Moscow those days was involved in a Cold War against the Western block led by USA and U.K. In September 1947, immediately after India'sIndependence Soviet Union spokesman A. Zhadanov gave an open call to all Communist parties to wage a violent civil war against their governments which were nothing but stooges of imperial powers. P.C. Joshi, the then General Secretary of the CPI who during his stewardship of 12 years had built it into a powerful organisation, did not agree with this view and line of action. But he found himself completely isolated in the second Party Congress held at Calcutta on February 28, 1948. The CPI Congress, reiterating Zhadanov'sthesis, dethroned P.C. Joshi and elected B.T. Ranadive, the hard liner as its General Secretary. The CPI declared Nehru ?the Chiang Kai-shek of India and ?an Imperialist stooge?. It decided to establish the rule of the proletariat through a violent struggle and selected Telangana as its field of operation. Russian propaganda machine also declared India as its enemy No. three, next only to USA and Britian. Indian Government was declared an agent of Anglo-American imperialism.
The Communists can never tolerate any difference of opinion or open debate within the party. It is dubbed as ?revisionism?. True to this Communist character the dominant B.T. Ranadive faction first suspended the dissenter P.C. Joshi from the party in January 1949 and finally expelled him in December 1949. But, by now the establishment of the Communist Republic of China under the leadership of Mao-tse Tung on October 1, 1949 had introduced a new power centre in the international communism. CPI was now faced with a problem of divided loyalty between USSR and Communist China.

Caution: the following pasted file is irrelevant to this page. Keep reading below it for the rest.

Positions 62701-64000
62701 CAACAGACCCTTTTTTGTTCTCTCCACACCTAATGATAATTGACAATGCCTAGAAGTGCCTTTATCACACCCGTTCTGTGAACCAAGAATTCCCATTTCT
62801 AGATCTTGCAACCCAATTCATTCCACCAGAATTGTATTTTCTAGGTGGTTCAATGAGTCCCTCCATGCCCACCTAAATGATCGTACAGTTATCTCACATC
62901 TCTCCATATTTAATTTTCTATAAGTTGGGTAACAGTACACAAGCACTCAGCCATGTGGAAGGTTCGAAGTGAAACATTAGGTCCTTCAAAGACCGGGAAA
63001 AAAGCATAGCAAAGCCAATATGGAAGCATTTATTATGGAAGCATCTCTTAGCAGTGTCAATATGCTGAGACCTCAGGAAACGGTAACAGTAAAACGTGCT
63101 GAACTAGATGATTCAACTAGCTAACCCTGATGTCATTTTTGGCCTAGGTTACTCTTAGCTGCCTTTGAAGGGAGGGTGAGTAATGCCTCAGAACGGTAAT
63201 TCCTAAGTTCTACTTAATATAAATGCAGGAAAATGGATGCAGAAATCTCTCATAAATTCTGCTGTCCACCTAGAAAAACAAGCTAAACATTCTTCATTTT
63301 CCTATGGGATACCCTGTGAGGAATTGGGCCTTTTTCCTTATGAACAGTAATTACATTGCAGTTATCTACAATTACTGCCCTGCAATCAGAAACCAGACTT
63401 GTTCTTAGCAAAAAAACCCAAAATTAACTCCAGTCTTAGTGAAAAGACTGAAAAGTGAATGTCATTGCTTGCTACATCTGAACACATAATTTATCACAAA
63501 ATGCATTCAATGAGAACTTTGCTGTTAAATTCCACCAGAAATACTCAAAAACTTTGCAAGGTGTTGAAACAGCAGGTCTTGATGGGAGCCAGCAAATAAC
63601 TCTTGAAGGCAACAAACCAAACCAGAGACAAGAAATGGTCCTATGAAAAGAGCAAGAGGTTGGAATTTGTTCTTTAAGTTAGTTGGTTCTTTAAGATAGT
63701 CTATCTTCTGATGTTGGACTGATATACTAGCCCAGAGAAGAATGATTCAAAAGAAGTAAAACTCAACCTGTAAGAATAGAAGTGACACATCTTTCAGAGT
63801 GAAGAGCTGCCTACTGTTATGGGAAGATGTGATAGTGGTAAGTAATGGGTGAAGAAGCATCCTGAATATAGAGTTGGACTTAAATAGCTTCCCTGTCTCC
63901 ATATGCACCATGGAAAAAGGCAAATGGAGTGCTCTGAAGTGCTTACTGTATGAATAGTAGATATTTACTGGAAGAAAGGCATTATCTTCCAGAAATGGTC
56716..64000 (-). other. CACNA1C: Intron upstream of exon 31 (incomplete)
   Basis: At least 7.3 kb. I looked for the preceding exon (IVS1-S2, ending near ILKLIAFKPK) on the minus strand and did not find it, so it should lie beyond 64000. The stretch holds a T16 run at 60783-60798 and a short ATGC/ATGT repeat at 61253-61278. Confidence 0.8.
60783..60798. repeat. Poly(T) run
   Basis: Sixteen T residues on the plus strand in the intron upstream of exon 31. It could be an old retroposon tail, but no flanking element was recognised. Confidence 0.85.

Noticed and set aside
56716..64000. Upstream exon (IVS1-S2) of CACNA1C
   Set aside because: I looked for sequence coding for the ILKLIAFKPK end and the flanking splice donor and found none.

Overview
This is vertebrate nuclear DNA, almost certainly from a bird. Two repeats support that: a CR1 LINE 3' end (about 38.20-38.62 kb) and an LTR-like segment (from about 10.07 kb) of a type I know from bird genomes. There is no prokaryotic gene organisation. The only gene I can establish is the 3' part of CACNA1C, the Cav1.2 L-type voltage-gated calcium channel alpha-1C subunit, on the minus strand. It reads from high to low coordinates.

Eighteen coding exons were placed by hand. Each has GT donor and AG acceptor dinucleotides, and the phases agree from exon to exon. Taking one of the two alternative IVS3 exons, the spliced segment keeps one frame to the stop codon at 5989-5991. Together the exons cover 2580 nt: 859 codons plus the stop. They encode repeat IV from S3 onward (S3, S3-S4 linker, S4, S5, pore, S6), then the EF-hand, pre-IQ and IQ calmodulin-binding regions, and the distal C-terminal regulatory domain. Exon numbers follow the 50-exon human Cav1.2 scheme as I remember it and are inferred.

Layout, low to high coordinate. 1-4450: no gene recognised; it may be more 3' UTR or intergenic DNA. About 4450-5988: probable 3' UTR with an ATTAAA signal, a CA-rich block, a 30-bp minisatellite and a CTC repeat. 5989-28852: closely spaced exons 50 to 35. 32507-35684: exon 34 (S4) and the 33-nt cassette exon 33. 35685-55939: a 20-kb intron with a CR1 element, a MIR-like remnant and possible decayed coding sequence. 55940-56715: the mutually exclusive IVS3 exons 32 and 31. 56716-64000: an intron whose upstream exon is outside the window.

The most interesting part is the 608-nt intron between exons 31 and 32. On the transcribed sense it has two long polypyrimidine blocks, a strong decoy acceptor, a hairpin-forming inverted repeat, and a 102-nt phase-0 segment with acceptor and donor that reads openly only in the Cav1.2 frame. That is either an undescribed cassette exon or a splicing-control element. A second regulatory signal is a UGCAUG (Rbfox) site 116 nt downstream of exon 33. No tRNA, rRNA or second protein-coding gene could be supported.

So far it was dependent entirely upon the CPSU for its guidance as well as sustenance. Earlier, in December 1948, the CPI displaying its loyalty to the CPSU, had taken the position that, ?we must state emphatically that the CPI has accepted Marx, Engels, Lenin and Stalin as authoritative sources of Marxism. It had not discovered new sources of Marxism beyond these.? (Documents of the History of the Communist Party of India, (DHCPI), Vol VII (1948-1950), Ed. M.B. Rao, PPH New Delhi, 1976 p. 293). Sometime in the middle of 1949, Ranadive criticising Mao-tse Tung wrote, ?Some of Mao'sformulations are such that no Communist can accept them. They are in contradiction to the world understanding of the Communist parties… why do the Chinese have to go through a protracted civil war?? (M.R. Masani, The Communist Party of India: A Short History, Bombay, 1967). But, the same Ranadive-led CPI in April 1950 took just the opposite stand saying, ?The course of our struggle is, and will be, basically on the lines of the Chinese struggle, i.e., establishment of liberated bases through prolonged guerrilla warfare and nourish the liberation army to completely liberate the country from the imperialist big business feudal clutches? (DHCPI, VII, p. 889). Those days CPI slogans used to be ?Yeh Azadi Jhooti Hai?, ?China'sline is our line?, ?Telangana is the Yanan of India?.
But by now there appeared a radical change in the USSR policy towards India. It was reflected in an editorial of the Cominform'smouthpiece, For a Lasting Peace, For a People'sDemocracy (FLPFPD), dated January 27, 1950.
(To be continued)